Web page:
Written by  Joseph Burke 2016-09-06

Can indictable offences be heard in the Magistrates’ Court?

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Summary offences are typically less serious offences that are less likely to attract imprisonment than indictable offences. As they are less serious, they are usually heard in the Magistrates' Court, whereas indictable offences are typically heard in the County Court or the Supreme Court..

There are some indictable offences that can be dealt with as though they were summary offences. The types of offences which can be heard summarily are outlined in section 28 of the criminal procedure act 2009 (http://www.austlii.edu.au/au/legis/vic/consol_act/cpa2009188/s28.html). Basically, they must have a maximum penalty of ten years or less to be eligible to be heard summarily, or be listed in schedule 2 of the Criminal procedure act.

However, there are also some very serious charges like Aggravated burglary which can be heard summarily. Aggravated burglary has a maximum sentence of 25 years imprisonment. But, it is listed under Schedule 2 of the Criminal Procedure Act, so it can be heard in the magistrates Court.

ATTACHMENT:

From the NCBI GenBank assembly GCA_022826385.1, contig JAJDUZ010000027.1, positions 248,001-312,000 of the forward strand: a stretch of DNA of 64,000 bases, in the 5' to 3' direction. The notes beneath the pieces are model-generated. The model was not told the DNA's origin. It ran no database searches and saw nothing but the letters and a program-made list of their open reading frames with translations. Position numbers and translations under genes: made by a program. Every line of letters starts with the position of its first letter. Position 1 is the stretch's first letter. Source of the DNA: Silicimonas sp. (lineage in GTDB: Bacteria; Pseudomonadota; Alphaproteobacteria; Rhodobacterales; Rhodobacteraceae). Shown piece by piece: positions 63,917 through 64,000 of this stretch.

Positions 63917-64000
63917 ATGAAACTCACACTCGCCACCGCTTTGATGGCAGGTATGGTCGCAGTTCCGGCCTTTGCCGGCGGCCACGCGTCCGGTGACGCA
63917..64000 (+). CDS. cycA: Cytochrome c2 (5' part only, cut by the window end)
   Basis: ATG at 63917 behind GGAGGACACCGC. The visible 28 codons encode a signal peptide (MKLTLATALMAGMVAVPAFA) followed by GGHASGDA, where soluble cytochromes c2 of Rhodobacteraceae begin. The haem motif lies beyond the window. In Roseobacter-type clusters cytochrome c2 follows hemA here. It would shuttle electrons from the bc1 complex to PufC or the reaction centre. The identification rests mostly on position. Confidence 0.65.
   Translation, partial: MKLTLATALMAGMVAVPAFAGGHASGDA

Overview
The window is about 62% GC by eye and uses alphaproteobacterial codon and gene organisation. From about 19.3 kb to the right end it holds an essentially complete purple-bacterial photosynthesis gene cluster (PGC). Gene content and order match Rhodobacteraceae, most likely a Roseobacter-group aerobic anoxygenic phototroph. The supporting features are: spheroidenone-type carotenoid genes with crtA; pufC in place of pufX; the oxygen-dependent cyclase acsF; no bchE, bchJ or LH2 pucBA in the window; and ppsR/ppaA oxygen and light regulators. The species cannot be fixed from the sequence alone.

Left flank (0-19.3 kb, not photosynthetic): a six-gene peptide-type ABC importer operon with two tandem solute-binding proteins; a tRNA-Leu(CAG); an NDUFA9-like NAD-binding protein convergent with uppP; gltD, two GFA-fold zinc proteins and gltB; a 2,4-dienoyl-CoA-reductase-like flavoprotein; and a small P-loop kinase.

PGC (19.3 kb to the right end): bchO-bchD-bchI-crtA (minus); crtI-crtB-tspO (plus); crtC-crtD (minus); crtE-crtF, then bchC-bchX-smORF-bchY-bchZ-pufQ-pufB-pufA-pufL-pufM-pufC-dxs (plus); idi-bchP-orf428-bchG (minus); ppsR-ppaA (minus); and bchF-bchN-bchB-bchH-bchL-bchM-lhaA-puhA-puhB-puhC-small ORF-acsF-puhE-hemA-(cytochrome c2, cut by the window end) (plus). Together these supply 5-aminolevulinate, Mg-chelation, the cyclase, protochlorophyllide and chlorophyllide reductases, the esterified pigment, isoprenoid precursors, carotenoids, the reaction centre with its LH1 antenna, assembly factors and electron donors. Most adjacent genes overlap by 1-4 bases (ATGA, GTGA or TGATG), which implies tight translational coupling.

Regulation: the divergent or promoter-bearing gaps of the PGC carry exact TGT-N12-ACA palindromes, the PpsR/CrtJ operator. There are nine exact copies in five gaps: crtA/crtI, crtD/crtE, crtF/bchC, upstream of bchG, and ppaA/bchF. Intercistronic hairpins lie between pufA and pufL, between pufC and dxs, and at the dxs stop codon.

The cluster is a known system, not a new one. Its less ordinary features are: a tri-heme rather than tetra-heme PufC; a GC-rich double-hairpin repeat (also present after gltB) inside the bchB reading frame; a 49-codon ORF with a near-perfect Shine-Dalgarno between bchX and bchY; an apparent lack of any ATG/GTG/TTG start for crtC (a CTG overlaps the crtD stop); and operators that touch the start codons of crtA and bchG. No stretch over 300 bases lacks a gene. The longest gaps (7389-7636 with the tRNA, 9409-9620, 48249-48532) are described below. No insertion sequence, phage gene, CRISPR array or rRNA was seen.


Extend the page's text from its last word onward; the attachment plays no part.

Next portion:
Now, why would you want to have an indictable offence heard in the Magistrates' Court?

The reason is that the Magistrates' Court has a limited jurisdiction. For a single offence, the Magistrates' Court can only impose a maximum of two years imprisonment (five years for multiple offences heard at the same time). If you’re facing 25 years for aggravated burglary if it's heard in the Count Court, but only two years if it's heard in the Magistrates’ Court, your criminal lawyer clearly want to have the matter heard in the Magistrates' Court.


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